The Strengthening Research Through Education Act (SETRA S227) would allow for the collection of data on “noncognitive” factors like those mentioned in the summary (see above). Karen Effrem has done a wonderful job of presenting issues and recommendations for SETRA in the brief she has prepared called Issues of Data Privacy, Parental Rights, and Federally Sponsored Psychological Screening in the Education Sciences Reform Act (ESRA)/Strengthening Education Through Research Act (SETRA) in the Context of Current Federal Law and Programs. Karen Effrem, M.D., is the president of Education Liberty Watch and Executive Director of the Florida Stop Common Core Coalition. She identifies and expands on four major issues and makes recommendations about them. The four major issues she addresses in this document are:

  1. SETRA seeks to expand federal psychological profiling of our children.
  2. SETRA only appears to prohibit a national database.
  3. There is continued reliance on a severely outdated and weakened FERPA.
  4. Reliance on PPRA that allows sensitive data prohibited in surveys to be collected in curriculum and assessments.

The Summary Response to the U.S. House Education and Workforce Committee March Hearing “Strengthening Research and Privacy Protections to Better Serve Students” is a brief summary that Karen has prepared.

A one page handout has been prepared for people to download and share. This one pager is a good initial attention getter that may be followed up with Karen Effrem’s brief.

You should be able to download a pdf copy of this one pager by clicking in the upper right hand corner of the document or by clicking here.

The National Assessment of Education Progress (NAEP) intends to begin assessing “noncognitive” factors. To do so, they will collect data on socio-economic status, technology use, school climate, grit, and desire for learning. The NAEP is making a leap from gathering academic content knowledge data to gathering “noncognitive” data. In making this move to gather data on “mindsets” that could be used for psychological profiling, NAEP will likely be in violation of federal law. For more information about this, you are encouraged to read the letter RE: Proposed National Education Assessment Plan and student/parental rights that the Liberty Counsel has addressed to Dr. Karen Effrem.

There seems to be a whole industry involved in the collection, storage, and sharing of student data, including “noncognitive” factors. Emmett McGroarty and Jane Robbins have written an article called The War on Student Privacy that features some of the players in this industry.

The education system, legislative bodies, government agencies, and industry all seem to think and act as if they are entitled to student data, including student-level (personally identifiable information) and “noncognitive” factors. Are student data, including student-level (personally identifiable information) and “noncognitive” factors really fair game? Many parents would not think so.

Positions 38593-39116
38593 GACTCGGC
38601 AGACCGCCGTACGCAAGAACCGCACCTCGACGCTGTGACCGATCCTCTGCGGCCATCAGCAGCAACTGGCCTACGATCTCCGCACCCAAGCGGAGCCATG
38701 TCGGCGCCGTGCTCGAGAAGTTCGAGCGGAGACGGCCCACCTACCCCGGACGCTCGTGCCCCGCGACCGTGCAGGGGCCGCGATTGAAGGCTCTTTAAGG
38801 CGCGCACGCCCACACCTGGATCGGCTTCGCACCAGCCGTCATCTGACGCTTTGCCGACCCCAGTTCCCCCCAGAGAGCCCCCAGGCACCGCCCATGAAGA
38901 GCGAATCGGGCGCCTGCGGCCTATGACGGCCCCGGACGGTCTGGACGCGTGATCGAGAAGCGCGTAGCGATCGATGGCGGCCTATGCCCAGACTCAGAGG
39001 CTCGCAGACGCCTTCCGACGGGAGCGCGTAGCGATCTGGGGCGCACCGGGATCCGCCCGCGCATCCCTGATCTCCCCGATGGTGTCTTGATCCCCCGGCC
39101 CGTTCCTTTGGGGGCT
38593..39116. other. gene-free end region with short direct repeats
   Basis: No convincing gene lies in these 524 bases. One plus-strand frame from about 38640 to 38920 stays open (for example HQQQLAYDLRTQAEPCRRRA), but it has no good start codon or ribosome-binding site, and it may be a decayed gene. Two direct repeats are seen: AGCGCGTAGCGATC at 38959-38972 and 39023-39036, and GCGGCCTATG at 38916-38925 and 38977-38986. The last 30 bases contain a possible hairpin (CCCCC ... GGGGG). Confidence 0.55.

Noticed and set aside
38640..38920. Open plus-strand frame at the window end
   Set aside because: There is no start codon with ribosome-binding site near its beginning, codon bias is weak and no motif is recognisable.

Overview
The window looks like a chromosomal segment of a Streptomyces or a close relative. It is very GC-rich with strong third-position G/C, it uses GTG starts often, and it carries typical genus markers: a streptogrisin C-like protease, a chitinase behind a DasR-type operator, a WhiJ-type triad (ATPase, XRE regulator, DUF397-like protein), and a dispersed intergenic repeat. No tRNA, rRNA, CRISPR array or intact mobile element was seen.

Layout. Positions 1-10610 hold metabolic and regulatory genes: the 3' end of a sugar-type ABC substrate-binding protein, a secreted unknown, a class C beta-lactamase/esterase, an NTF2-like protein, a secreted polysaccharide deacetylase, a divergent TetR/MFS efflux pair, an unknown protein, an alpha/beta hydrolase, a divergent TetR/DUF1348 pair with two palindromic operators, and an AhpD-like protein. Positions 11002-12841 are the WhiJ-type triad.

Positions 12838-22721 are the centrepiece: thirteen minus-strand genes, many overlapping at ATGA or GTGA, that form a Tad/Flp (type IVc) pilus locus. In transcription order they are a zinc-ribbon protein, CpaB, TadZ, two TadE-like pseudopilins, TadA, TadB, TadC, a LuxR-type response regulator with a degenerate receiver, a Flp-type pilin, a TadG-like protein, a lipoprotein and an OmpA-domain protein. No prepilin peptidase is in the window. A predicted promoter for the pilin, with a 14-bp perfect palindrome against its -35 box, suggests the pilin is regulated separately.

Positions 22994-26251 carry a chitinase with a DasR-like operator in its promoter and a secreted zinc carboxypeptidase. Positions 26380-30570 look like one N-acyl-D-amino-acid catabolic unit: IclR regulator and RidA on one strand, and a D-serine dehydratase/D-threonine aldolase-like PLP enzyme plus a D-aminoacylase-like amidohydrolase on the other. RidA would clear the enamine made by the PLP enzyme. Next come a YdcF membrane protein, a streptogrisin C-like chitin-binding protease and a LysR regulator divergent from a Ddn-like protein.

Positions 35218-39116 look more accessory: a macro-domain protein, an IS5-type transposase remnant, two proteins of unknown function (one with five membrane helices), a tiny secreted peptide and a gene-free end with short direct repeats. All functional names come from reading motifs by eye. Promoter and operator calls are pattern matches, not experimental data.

APIA Blasts Congressional Leadership for Attempting to Ram Child Data Collection Bill Through Congress

Washington, D.C.–American Principles in Action is calling on Congress to oppose S.227, the Strengthening Education through Research Act (SETRA), which would violate the privacy of millions of students and parents.
SETRA is scheduled to be voted on Wednesday, February 25th in the U.S. House—even though the Senate has not yet voted on the bill. Congressional leadership intends to call a vote on the matter in both the House and the Senate this week, despite neither body holding a hearing on the bill.
“SETRA is dangerous legislation that would expand federal psychological profiling of children through expanding research on ‘social and emotional learning,’” said Jane Robbins, Senior Fellow at American Principles in Action.  “It would facilitate sharing of education statistics across states and agencies. It would continue to rely on the now-gutted FERPA statute to protect student data. SETRA must be defeated to protect student privacy rights.”
Emmett McGroarty, Director of Education at American Principles in Action, said, “Leadership is betraying the Constitution and the American people by rushing this bill through. Having so blithely disrespected the American people, it is difficult to see how they will ever regain their trust.”
American Principles in Action’s concerns with SETRA are three-fold:
1.) SETRA reauthorizes ESRA, the Education Sciences Reform Act, first passed in 2002, which facilitates intrusive data collection on students. ESRA began the idea of state longitudinal databases, which created the structure that would facilitate a de facto national student database. ESRA also eliminated previous penalties for sharing and otherwise misusing student data.
2.) SETRA allows for psychological profiling of our children, raising serious privacy concerns. Section 132, page 28 of SETRA: “…and which may include research on social and emotional learning, and the acquisition of competencies and skills, including the ability to think critically, solve complex problems, evaluate evidence, and communicate effectively…”
This means the federal government will continue to promote collection of students’ psychological information. APIA does not support allowing the federal government to maintain psychological dossiers on our children.
3.) SETRA depends on FERPA to protect student privacy, legislation that is now outdated and has been gutted by regulation. FERPA, the Family Educational Rights and Privacy Act, passed in 1974, and is no longer sufficient to protect student privacy in the age of technology. Even worse, the Obama Administration gutted FERPA so that it no longer offers the protections it once did.
American Principles In Action is a 501(c)(4) organization dedicated to preserving and propagating the fundamental principles on which our country was founded. It aims to return our nation to an understanding that governance via these timeless principles will strengthen us as a country.
For further information or to schedule an interview with Jane Robbins or Emmett McGroarty, please contact Kate Bryan at American Principles in Action at 202-503-2010 or


P.E. Monitors and Student Privacy in Small Town Iowa

Grundy Center Community Schools have been using Polar Monitors in their P.E. classes for a decade now.  That still shouldn’t eliminate our concern for privacy.  The Revered Review did an investigation of the usage of these monitors which has garnered international attention in the past.  TRR’s article brings up the question of privacy: